The Paradox of Progress: Doing Theology with Both Sides of the Brain
Building on Iain McGilchrist’s much-debated book The Master and His Emissary: The Divided Brain and the Making of the Western World, this paper argues that there is a paradox of progress in theology. Namely, a crucial element for progress often comes from sources that seem to advance little or no progress.
McGilchrist’s influential work argues that the two brain hemispheres play complementary roles necessary to grapple with the world around us effectively. One side (right) is more attentive to the big picture, implied meaning and further possibilities, and understands stories, metaphors and stories, whereas the other (left) is good at analysis, simplification and reductionism. They are generally in fruitful tension with one another but may perform poorly when the right balance is lost. McGilchrist’s provocative thesis is that in many fields, and perhaps in the Western world at large, the left hemisphere has been gaining a dominance that is not conducive to either human wellbeing or genuine understanding.
Leaving aside the broader historical and cultural claim, which is necessarily oversimplifying, the present paper argues that the hemispheric perspective yields insightful results when applied to characterising different ways of doing theology. There are at least three points that pertain to the question of progress.
First, the hemispheric perspective highlights how different styles of doing theology, or different emphases on sources and themes, may work best when combined with different, complementary styles. If McGilchrist’s historical thesis is even broadly correctly, it would be no surprise to find it reflected in the development of theology, especially in dominant styles and themes. Indeed, for centuries if not millennia, theology (and religious thinking generally) built heavily on elements associated with the right hemisphere: mythical narratives, stories, metaphors, typologies, imageries, liturgy, and music. In contrast, much of contemporary theology gives pride of place to elements associated with the left hemisphere, such as rational argument and logical analysis.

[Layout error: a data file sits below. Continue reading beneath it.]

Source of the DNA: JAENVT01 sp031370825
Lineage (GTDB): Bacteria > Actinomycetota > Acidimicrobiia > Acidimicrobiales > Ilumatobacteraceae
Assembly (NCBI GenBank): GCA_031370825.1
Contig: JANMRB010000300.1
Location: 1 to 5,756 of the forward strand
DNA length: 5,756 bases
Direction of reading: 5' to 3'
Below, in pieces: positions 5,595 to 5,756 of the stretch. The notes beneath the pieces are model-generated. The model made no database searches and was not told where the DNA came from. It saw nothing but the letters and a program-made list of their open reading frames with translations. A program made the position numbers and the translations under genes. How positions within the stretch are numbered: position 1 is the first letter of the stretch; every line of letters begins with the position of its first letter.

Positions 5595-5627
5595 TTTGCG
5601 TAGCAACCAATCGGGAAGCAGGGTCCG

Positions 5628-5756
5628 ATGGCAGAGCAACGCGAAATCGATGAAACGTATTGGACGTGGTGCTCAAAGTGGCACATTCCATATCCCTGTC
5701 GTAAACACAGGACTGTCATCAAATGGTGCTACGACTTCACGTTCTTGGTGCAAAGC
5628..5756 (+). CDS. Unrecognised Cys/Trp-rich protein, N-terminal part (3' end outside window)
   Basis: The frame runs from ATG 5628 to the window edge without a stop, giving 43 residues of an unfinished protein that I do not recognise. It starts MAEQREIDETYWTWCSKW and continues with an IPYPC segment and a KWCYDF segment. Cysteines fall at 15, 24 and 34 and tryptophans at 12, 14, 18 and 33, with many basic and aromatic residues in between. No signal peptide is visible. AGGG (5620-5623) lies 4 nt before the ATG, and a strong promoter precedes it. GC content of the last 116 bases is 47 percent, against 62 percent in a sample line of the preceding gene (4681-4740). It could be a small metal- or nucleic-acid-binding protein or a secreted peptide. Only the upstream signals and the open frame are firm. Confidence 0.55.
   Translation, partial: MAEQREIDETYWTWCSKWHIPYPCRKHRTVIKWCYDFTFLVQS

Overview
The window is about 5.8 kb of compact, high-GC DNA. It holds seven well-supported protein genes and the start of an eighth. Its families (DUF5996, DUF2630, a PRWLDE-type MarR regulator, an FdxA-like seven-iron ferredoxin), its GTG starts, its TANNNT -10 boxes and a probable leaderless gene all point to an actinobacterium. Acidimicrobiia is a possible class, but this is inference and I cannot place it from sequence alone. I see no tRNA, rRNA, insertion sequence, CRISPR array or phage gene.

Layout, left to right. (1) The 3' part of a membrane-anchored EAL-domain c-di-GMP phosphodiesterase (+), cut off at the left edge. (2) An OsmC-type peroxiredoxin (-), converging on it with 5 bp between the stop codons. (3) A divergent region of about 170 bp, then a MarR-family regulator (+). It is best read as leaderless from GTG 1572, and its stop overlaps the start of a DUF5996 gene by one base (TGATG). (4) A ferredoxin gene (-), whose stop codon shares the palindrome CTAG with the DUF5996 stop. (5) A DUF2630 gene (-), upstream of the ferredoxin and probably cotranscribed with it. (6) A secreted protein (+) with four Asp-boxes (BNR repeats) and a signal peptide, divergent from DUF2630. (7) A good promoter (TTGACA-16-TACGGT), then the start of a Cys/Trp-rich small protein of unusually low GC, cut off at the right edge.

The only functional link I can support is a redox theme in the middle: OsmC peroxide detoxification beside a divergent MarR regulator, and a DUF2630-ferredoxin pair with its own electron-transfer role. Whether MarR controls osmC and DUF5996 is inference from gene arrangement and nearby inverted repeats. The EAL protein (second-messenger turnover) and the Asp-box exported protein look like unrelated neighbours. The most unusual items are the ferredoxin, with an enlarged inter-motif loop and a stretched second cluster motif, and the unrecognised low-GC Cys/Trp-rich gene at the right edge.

Secondly, the hemispheric perspective to human thought does not mean that one style is inherently better than the other. It does, however, suggest a paradox. One tends to associate science with the left brain, but scientific progress has always relied on crucial input from the right hemisphere—intuition, imagination, and the exploration of unlikely possibilities. The paper asks whether something similar can be seen in theology. The desire for progress is predominantly a concern of people working in fields like analytic theology, whereas those more interested in themes like liturgy and metaphors are easily seen as not contributing to any progress (nor do they usually seek it). Nevertheless, there may be evidence to suggest that the analytic approach alone yields meagre results at best. In contrast, some of the more significant advances in theology have been brought by more synthetic explorations that engage intuition and imagination, such as the Catholic Nouvélle Théologie movement of the early 20th century.
Finally, the paper suggests that there may be a deeper match between the hemispheric structure of human thought and the human vocation to know and love an invisible and ineffable God.
Oskari Juurikkala is a postdoctoral researcher in theology at the Åbo Akademi University, Finland. He wrote his doctoral thesis at the Pontifical University of the Holy Cross (Santa Croce) in Rome on the metaphor of the book of nature in patristic and medieval theology. He is currently working on the idea of God’s two books with Giuseppe Tanzella-Nitti.